A toxic dose of hot air. Much like the TACC report, Vice President Gore’s attack is also refuted by a cursory examination of the facts. The vice president relies on the Environmental Protection Agency’s (EPA’s) 1997 Toxic Release Inventory (TRI) data (the most recent available) to claim that Texas leads the nation in toxic releases. In absolute terms, he is correct. However, when one looks at total releases on a per-person basis, Texas falls from first to 16th, with 13.2 pounds per person.7 This puts it in better shape than states such as Louisiana (42.5 pounds), Alabama (21.7 pounds), and Indiana (20.7 pounds). Even Tennessee fares worse than Texas, with 19.6 pounds.
Looking at the numbers on a per-square-mile basis, Texas does even better. Far from leading the nation, Texas ranks 23rd with 979.1 pounds per square mile.8 This places it well behind such states as Indiana (3,364.8 pounds), New Jersey (2,527.9 pounds), and Arkansas (1,122.9 pounds). Again, Texas also ranks behind Tennessee (2,536 pounds).
Absolute improvement. Even if one looks at the numbers in absolute terms, the vice president’s attack ignores a very significant point — the environment in Texas has improved dramatically since Bush became governor.
Total on-and off-site toxic releases between 1995 and 1997 have fallen by 14 percent, from 304,333,619 pounds to 261,709,979 pounds.9 Non-point, emissions have improved by 20 percent, falling from 55,628,208 pounds to 44,192,427 pounds.10 Point emissions have dropped by over 19 percent, going from 79,533,890 pounds to 64,174,248 pounds (in 1997 Tennessee actually had more point emissions than Texas, 67,106,877 pounds).11 Surface water discharges have gone down by 9 percent, from 22,904,915 pounds to 20,788,710 pounds.12 And releases to underground injection wells have fallen by more than 24 percent, from 118,847,176 pounds to 89,929,406 pounds.13 Only in releases to land has Texas failed to improve, going from 12,791,3998 pounds to 21,263,351 pounds.14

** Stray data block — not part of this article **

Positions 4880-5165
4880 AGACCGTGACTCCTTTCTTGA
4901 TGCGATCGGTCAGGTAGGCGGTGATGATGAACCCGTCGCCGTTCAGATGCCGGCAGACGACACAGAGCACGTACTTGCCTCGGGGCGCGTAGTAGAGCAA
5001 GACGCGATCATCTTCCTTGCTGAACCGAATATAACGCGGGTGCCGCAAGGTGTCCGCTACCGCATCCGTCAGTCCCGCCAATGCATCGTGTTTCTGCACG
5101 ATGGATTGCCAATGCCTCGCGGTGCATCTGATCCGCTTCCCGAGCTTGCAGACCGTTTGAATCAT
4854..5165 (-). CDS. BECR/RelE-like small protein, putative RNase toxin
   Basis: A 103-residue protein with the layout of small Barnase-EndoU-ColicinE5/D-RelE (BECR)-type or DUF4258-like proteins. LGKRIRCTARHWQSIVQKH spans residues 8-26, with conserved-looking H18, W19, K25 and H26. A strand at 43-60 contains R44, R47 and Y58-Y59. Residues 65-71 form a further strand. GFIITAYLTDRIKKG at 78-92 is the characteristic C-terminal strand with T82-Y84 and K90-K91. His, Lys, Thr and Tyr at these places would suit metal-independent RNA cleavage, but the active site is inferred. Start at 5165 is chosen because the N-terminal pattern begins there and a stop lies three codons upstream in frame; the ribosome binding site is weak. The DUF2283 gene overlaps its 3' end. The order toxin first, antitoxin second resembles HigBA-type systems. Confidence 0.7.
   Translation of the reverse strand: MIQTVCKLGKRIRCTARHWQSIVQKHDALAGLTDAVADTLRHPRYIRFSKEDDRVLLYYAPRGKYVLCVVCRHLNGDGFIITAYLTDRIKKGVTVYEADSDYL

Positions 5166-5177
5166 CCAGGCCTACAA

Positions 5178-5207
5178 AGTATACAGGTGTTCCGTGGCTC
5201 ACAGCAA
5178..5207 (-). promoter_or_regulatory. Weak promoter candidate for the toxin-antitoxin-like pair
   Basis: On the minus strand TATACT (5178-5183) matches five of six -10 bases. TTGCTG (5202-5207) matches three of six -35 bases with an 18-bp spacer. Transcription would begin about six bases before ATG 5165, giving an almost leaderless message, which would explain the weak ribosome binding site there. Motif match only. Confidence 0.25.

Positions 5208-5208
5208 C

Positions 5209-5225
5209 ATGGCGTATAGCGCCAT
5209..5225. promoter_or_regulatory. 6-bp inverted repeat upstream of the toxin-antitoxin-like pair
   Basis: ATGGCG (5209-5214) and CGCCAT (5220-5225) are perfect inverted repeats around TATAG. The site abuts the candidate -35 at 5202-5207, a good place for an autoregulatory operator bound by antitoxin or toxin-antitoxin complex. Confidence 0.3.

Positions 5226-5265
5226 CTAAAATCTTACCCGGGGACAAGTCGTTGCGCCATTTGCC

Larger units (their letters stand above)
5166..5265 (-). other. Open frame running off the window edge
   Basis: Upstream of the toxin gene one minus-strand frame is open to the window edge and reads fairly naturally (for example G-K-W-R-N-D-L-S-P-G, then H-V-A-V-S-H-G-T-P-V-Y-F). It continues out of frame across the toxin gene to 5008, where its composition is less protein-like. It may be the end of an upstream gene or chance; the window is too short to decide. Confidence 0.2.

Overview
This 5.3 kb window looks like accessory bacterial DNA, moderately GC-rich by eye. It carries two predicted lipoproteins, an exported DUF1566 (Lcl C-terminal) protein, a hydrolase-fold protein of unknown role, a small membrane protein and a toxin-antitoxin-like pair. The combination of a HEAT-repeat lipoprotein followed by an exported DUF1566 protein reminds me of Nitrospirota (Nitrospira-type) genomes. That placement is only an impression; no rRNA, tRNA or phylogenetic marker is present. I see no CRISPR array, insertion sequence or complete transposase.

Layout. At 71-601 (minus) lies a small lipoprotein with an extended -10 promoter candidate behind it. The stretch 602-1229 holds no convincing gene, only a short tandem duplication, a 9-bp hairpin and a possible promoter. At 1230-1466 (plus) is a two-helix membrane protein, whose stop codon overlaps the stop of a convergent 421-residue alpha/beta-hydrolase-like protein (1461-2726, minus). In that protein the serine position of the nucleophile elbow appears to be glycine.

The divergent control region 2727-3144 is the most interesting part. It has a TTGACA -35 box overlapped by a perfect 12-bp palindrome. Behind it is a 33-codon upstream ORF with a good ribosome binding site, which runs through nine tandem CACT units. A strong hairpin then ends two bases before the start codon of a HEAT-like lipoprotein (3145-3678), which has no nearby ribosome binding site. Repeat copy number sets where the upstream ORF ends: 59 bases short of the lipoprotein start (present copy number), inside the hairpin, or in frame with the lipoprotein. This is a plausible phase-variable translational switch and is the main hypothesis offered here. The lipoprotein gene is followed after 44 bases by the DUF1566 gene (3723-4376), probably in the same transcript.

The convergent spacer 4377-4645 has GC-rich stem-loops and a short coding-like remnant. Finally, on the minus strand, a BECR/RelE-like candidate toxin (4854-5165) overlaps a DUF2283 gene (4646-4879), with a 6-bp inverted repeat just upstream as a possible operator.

Fixing a "mess." Texas still faces environmental challenges, and several municipalities are under EPA orders to improve air quality. Still, the environment in Texas has improved dramatically since 1995, quite an achievement since even the Sierra Club acknowledges that Gov. Bush inherited a "mess" from former governor Ann Richards.15 The environmental "crisis" in Texas seems to be an entirely political creation.
1U.S. News & World Report, 10/25/99.
2"Texas Air Quality Trends Report," Texas Air Crisis Campaign, 10/19/99.
6Associated Press, 10/27/99.
7TRI On-site and Off-site Releases, 1995 and 1997 Toxic Release Inventory, State Fact Sheets, U.S. EPA; Population data taken from 1998 estimates in The Almanac of American Politics 2000, National Journal, 1999.
8Ibid., Square mile data taken from Statistical Abstract of the United States 1995, U.S. Department of Commerce, 9/95.
9TRI On-site and Off-site Releases, 1995 and 1997 Toxic Release Inventory, State Fact Sheets, U.S. EPA.
15"The Polluters’ President," Sierra, Nov./Dec. 1999.